This week we reflect upon and marvel at that heroic invasion of France 75 years ago, and the sacrifice of so many that resulted in the defeat of tyranny. Much has been written about the campaign. I have just read “Double Cross, the Story of D-Day Spies” by Ben Macintyre, which describes the incredible web of allied secret agents (double, triple, and even quadrupled in allegiance) that created a cloud of deception regarding the time and place of the D-Day invasion. Surprisingly, this ruse even extended to the use of carrier pigeons.
English Flight Lieutenant Richard Walker was obsessed with pigeons and headed MI5’s “Pigeon Special Service Section, B3C”. He loved his birds and extolled their magical ability to find their way home from as far away as 700 miles. But all birds are not created equal, he said, with only one in a hundred showing the industry, courage, intelligence, and resourcefulness to fulfill its wartime mission.
I’ve always considered pigeons and doves to be on the lowest rung of avian intelligence. Their heads seem too small for their bodies, and their eyes all show that vacant bewildered stare. But they do possess the amazing homing urge that both we and our enemy were able to appropriate during both World Wars. I’ll need to reconsider my assessment of the species.
Even the Germans used carrier pigeons, and Walker sensed that Britain was falling behind in the “Pigeon Race”. The German Pigeon Federation was run by the Gestapo and Himmler, himself a pigeon fancier. In 1937, before the war, the Germans brought 1400 pigeons to England to stage a Great Pigeon Race back to Germany. Walker suspected this race was actually a cover to train the birds to cross the English Channel successfully and return to the homeland, as they may be needed to do exactly that in the impending war.
Walker and MI5 were convinced that German spies would infiltrate the English countryside, arriving with sacs of trained homing pigeons. These birds could take vital information back to Germany more discreetly than even the wireless radios. Walker felt he may be able to detect these spy birds among the ubiquitous native pigeons by their purposeful, straight line flight to the east, or perhaps by their cooing with a German accent.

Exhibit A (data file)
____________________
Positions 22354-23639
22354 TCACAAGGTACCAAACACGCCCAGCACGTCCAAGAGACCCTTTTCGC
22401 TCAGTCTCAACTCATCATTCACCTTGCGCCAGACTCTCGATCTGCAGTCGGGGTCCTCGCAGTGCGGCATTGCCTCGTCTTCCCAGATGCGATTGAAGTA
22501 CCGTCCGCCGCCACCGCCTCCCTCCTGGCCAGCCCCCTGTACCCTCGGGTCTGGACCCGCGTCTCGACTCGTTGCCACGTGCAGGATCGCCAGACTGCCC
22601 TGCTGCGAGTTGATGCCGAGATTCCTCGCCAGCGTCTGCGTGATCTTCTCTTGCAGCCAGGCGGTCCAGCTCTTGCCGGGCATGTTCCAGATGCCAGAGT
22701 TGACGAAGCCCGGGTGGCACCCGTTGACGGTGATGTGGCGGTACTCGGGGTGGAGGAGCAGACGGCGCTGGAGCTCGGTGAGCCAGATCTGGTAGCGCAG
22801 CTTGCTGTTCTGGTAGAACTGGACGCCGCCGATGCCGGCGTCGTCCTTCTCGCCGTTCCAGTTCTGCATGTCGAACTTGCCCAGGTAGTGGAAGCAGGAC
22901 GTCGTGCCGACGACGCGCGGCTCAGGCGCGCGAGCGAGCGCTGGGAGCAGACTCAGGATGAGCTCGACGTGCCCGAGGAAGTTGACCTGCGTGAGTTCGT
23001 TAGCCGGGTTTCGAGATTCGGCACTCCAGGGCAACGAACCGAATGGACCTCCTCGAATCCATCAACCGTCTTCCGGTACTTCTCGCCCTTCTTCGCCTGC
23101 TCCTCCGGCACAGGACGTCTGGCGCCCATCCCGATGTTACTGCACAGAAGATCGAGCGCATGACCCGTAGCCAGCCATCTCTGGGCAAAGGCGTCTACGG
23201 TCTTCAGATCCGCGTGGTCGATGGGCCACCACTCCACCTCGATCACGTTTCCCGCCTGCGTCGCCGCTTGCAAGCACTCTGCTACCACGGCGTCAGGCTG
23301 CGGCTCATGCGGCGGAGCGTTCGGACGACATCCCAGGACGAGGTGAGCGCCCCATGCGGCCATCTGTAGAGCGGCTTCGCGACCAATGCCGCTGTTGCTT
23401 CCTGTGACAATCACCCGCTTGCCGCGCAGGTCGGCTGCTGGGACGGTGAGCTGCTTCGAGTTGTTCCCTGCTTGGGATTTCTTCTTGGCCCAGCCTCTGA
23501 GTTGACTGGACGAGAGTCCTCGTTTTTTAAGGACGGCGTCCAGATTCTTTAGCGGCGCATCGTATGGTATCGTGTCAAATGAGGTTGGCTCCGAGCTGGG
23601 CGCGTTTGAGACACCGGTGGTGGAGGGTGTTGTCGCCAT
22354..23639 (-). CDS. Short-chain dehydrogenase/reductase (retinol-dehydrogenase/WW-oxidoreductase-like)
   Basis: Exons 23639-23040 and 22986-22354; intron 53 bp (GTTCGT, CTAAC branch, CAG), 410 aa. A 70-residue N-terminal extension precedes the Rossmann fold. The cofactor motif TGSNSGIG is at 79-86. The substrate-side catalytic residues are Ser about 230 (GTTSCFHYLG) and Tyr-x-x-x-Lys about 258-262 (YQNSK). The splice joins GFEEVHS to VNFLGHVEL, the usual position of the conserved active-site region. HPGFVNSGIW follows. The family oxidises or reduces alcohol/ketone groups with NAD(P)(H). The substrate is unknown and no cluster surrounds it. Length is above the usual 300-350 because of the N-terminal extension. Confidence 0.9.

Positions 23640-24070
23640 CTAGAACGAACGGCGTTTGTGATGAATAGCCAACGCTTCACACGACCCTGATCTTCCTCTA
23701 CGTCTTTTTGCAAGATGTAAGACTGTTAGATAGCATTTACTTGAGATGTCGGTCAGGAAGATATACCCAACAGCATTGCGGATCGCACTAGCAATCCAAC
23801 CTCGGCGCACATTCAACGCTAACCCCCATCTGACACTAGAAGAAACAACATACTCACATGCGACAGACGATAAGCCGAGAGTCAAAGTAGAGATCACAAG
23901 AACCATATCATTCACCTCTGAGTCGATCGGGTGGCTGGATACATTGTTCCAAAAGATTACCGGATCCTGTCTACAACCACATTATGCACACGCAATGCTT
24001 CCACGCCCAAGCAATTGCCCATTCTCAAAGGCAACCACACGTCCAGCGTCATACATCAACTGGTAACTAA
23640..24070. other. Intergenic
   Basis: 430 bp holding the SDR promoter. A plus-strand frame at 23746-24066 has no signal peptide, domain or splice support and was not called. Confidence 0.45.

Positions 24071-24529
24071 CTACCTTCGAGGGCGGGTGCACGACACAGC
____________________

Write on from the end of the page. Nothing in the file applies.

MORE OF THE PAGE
Secret messages were tagged to the birds by various means. A tiny hole could be burned into the quill of a flight feather and tiny rolled rice paper inserted. Or a Morse Code message itself could be written on the quill with indelible ink. Captured enemy pigeons were treated as prisoners of war. In 1942 a falconry unit was established on the Isle of Scilly to intercept the German birds crossing the channel. Unfortunately the falcons could not tell friend from foe and as a result many British pigeons perished.
The Allied success on D-Day depended in large part upon the Germans believing that the Normandy exercise was merely a feint, and that the real invasion was yet to come at Pas de Calais, southern France, or even in Norway. An elaborate deception scheme in the spring of 1944 called “Operation Fortitude” involved fake tanks and airplanes throughout England, fictitious units trading misleading messages, and double agents sending inaccurate reports back to Germany.
As a bizarre part of the operation, pigeons were dropped by parachute in corn-containing cardboard boxes throughout France, hoping the Germans would capture the birds and read the fake messages heralding an invasion at Pas de Calais.
During the D-Day landing itself a Royal Air Force pigeon by the unlikely name of Gustav brought back news of the early hours of the invasion. Released at Normandy, Gustav battled strong headwinds and enemy fire to come home to roost in its loft at Portsmouth. It made the journey in a record 5 hours and 16 minutes, bringing back the message of initial success of the invasion. Gustav was rewarded the Dickin Medal for his performance, but later died when his handler stepped on him while cleaning the roost.
We sometimes forget that an Allied victory on D-Day was not assured. Eisenhower prayed that Rommel and Hitler would be duped by Operation Fortitude and keep their powerful army dispersed in France. As Ike told his departing troops, “the eyes of the world are upon you. The hopes and prayers of liberty-loving people everywhere march with you.” Both sides realized that final victory or defeat for the entire war could be determined in the initial hours on these beaches. Thank God, the deception worked and the Allies were successful, but only with great loss of life and countless acts of heroism. I’ll never forget our visit to this hallowed battlefield several years ago and strolling among the endless rows of white crosses. This was a great victory of brave humans–the pigeons, although very interesting, played only a small role.